Studies conducted by Boeing indicated that utilizing composite in 38 percent of an aircraft structure could result in a 40 percent reduction in weight, and 33 percent fuel savings, as compared to a conventional metal aircraft. Consequently, the latest tactical aircraft incorporate many non-metal composite materials. United States Army combat vehicles are undergoing a change toward composite as well, since composite properties approach those of steel, and can reduce weight by as much as one ton per tank. Leading defense manufacturers anticipate there will be a day when we have 100 percent composite combat vehicles due to the technological progress and use of composite materials in their construction.

Given the current market and environmental concerns, ever-rising fuel and truck acquisition prices, there has never before been a better time for lightweight composite products in the truck equipment industry. What was once a rarity has become a necessity for reducing fleet operation costs today and its use will grow exponentially in the coming years.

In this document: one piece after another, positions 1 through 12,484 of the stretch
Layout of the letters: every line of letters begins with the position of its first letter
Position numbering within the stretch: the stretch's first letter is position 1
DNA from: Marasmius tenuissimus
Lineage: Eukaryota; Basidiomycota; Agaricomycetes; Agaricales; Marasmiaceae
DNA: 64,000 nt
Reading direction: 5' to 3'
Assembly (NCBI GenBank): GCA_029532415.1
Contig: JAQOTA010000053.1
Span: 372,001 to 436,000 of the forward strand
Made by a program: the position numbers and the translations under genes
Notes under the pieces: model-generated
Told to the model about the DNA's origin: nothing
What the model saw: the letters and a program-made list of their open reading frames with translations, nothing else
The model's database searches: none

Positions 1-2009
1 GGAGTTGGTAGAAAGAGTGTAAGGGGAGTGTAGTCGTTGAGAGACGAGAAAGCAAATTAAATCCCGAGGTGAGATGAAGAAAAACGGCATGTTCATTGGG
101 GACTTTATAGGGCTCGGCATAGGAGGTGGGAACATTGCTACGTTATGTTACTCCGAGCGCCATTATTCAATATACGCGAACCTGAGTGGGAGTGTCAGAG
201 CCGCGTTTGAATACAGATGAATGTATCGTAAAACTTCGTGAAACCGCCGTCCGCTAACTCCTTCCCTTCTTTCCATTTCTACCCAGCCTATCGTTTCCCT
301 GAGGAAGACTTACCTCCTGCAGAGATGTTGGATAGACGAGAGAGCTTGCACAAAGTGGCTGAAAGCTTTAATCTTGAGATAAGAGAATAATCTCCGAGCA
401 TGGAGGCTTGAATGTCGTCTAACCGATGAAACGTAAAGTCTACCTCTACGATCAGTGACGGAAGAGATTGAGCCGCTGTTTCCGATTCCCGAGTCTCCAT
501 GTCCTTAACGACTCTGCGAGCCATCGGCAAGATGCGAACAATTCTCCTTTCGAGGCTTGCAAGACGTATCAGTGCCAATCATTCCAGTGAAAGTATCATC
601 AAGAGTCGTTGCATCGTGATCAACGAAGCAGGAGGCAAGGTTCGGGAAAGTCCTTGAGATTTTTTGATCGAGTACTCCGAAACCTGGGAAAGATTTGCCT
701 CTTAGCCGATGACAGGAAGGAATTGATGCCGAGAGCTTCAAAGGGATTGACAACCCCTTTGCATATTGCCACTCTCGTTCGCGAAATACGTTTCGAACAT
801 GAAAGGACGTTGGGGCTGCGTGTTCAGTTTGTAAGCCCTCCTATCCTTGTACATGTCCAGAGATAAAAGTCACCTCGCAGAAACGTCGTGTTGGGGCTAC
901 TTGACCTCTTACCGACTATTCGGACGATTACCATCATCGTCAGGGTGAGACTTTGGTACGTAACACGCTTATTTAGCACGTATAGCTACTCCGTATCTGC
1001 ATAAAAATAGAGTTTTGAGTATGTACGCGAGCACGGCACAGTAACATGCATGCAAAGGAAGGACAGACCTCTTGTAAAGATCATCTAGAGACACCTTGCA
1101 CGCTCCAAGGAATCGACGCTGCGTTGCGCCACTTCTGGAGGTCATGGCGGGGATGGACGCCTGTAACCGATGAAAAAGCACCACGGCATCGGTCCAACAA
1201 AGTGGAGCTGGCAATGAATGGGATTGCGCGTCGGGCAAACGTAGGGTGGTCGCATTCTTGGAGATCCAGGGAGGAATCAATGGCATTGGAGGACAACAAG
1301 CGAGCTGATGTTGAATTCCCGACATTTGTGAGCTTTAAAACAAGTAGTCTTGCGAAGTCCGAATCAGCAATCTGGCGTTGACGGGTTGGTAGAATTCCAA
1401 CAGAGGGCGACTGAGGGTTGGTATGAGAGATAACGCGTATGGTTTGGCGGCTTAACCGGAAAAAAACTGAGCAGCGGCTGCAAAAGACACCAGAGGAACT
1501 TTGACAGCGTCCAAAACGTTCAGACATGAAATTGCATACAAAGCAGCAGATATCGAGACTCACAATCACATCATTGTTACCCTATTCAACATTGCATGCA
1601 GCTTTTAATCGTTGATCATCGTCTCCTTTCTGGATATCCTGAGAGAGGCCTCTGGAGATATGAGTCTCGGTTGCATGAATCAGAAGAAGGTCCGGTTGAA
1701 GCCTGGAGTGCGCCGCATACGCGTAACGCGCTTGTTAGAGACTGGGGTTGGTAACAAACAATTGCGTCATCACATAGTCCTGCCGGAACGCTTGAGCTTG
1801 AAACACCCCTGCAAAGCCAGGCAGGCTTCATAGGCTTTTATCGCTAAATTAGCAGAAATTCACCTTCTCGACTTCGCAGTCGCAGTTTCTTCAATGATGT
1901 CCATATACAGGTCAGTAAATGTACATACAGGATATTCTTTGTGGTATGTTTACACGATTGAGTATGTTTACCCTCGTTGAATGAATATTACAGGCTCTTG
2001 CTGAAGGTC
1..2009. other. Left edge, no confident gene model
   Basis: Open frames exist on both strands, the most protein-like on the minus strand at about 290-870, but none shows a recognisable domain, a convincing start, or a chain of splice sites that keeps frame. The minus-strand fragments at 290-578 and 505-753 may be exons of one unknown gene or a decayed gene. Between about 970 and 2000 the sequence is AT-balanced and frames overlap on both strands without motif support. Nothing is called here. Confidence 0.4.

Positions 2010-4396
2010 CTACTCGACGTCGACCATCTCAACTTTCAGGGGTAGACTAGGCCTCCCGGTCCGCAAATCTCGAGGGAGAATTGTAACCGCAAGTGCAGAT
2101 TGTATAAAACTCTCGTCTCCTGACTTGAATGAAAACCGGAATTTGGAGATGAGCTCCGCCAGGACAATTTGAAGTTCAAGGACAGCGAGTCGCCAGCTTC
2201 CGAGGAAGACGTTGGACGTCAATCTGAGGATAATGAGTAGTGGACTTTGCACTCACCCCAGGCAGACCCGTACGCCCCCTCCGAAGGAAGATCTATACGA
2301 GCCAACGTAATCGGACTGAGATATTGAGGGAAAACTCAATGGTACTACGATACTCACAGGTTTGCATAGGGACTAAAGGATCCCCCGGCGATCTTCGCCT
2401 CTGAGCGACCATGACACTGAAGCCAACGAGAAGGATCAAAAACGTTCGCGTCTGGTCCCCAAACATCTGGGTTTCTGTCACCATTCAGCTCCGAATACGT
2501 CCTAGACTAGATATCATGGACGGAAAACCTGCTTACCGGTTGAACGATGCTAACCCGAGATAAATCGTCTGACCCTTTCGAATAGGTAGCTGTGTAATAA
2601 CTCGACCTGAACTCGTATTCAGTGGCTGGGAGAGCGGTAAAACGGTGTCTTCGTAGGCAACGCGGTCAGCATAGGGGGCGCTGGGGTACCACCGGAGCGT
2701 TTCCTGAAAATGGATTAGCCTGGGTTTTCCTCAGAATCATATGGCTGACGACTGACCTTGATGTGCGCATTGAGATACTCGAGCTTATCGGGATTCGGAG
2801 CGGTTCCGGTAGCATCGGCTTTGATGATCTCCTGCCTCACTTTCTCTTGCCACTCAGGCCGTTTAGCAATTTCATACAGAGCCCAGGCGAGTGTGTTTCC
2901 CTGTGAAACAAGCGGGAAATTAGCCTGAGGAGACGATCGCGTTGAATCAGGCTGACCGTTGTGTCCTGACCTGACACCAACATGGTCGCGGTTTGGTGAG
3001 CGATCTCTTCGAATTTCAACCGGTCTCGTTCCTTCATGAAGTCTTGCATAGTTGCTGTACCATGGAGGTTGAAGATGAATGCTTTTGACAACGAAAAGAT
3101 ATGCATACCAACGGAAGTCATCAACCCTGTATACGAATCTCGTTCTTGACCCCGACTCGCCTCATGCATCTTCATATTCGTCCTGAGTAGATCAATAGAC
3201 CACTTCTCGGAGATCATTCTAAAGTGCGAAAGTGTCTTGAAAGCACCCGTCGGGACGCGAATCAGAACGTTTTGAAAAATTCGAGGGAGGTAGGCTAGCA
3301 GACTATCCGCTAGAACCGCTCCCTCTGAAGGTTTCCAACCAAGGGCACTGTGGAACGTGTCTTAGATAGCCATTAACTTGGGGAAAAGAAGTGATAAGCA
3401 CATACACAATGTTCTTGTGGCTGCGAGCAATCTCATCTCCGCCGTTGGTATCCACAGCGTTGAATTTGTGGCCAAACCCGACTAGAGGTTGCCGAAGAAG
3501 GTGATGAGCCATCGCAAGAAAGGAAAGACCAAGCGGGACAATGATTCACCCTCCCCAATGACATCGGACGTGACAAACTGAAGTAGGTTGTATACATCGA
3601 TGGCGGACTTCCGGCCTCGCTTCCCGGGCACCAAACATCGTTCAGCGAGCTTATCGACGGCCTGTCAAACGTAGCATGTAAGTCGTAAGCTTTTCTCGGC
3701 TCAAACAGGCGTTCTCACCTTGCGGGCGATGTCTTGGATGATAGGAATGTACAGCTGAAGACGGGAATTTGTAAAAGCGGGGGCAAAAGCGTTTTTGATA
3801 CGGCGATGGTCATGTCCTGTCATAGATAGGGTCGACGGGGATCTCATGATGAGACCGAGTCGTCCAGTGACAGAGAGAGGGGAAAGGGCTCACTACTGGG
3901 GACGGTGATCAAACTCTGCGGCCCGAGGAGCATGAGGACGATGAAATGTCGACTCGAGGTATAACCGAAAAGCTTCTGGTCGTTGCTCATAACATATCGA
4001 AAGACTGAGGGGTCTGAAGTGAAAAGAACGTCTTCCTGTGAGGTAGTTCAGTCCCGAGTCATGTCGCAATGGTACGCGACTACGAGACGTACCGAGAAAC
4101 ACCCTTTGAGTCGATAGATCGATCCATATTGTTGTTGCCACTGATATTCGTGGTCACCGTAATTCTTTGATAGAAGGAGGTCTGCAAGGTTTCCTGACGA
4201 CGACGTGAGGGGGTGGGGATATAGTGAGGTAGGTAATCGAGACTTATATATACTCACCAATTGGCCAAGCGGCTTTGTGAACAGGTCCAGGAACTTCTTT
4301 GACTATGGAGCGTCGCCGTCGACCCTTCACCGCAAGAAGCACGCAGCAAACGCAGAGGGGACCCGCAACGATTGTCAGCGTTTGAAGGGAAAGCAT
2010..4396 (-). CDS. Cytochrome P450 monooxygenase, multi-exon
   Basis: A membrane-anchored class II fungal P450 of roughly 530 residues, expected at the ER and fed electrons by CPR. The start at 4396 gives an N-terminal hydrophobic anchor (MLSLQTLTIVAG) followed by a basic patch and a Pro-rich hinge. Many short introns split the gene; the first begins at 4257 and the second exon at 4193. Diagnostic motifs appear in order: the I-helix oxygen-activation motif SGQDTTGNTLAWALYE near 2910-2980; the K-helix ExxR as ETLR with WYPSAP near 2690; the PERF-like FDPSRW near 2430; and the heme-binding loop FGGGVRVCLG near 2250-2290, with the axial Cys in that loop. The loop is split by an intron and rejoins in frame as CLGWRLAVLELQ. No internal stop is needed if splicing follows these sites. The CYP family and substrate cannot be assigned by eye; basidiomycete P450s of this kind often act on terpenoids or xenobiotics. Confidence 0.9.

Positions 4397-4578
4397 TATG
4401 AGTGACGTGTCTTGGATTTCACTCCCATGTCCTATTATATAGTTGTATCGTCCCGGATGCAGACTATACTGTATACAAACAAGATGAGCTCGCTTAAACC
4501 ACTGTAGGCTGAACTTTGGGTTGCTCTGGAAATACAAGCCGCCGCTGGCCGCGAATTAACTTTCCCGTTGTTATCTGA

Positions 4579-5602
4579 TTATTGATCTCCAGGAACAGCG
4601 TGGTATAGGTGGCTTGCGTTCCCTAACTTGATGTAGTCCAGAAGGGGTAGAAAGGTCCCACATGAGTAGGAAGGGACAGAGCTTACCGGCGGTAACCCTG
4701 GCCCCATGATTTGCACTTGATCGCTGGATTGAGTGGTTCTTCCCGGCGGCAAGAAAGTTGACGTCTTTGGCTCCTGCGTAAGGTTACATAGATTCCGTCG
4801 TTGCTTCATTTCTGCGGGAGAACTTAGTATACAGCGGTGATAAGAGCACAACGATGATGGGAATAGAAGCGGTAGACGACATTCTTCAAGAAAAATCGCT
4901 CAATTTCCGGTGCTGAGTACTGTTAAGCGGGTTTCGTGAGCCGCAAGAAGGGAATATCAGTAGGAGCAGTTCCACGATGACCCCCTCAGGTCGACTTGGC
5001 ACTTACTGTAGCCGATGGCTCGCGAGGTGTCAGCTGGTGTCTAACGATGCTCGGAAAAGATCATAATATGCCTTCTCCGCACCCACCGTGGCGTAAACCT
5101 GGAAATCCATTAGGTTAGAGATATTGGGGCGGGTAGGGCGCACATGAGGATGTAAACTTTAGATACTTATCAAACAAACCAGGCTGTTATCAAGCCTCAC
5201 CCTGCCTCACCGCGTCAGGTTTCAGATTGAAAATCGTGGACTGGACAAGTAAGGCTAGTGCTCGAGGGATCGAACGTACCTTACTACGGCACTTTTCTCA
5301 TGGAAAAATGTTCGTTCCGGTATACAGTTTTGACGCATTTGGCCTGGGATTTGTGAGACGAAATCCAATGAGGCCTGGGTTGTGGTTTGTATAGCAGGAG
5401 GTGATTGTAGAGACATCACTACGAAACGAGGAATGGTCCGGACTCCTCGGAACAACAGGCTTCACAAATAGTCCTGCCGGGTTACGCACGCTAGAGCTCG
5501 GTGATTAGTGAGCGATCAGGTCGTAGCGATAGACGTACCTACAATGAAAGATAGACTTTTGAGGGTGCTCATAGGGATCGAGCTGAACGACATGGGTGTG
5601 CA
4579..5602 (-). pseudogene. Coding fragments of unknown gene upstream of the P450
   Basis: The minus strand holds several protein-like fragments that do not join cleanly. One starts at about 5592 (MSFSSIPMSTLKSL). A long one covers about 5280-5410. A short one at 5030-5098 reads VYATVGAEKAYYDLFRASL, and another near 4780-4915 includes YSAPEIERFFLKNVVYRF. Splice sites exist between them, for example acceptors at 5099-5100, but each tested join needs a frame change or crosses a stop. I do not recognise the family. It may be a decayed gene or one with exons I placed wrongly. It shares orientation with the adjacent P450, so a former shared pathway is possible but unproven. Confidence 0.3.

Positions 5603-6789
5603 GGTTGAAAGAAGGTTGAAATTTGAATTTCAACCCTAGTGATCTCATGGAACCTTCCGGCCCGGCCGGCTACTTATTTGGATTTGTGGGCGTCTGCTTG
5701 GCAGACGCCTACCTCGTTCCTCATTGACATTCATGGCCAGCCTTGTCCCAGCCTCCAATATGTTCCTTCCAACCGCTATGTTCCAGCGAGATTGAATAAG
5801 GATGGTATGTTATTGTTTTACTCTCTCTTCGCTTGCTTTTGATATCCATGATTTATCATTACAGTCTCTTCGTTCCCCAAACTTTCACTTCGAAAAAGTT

BrandFX Body Company is a manufacturer of composite service bodies, line bodies, toppers, and inserts for the utility and contractor markets. In 2007 BrandFX became certified to ISO 9001:2000 with design, and the company continues to focus on the research and development of fuel-efficient, environmentally friendly, utility equipment. Their 600,000 square feet of manufacturing capacity incorporates all the latest technology. These and other high-efficiency provisions have positioned BrandFX Body Company to ride the wave of composites manufacturing all the way to the top.

Resources:

Lorn Nordeen, Composites in Combat, ETS News

Energy Advantage, Impact of Load, on Fuel Consumption and Emissions for Trucks Used as Service Vehicles, September 2005


About the Author:
Carla Anglin has written articles on a range of topics regarding the benefits of composite truck bodies with a focus on fuel and environmental issues, and is currently a member of the Young Executives Network, of the National Truck Equipment Association.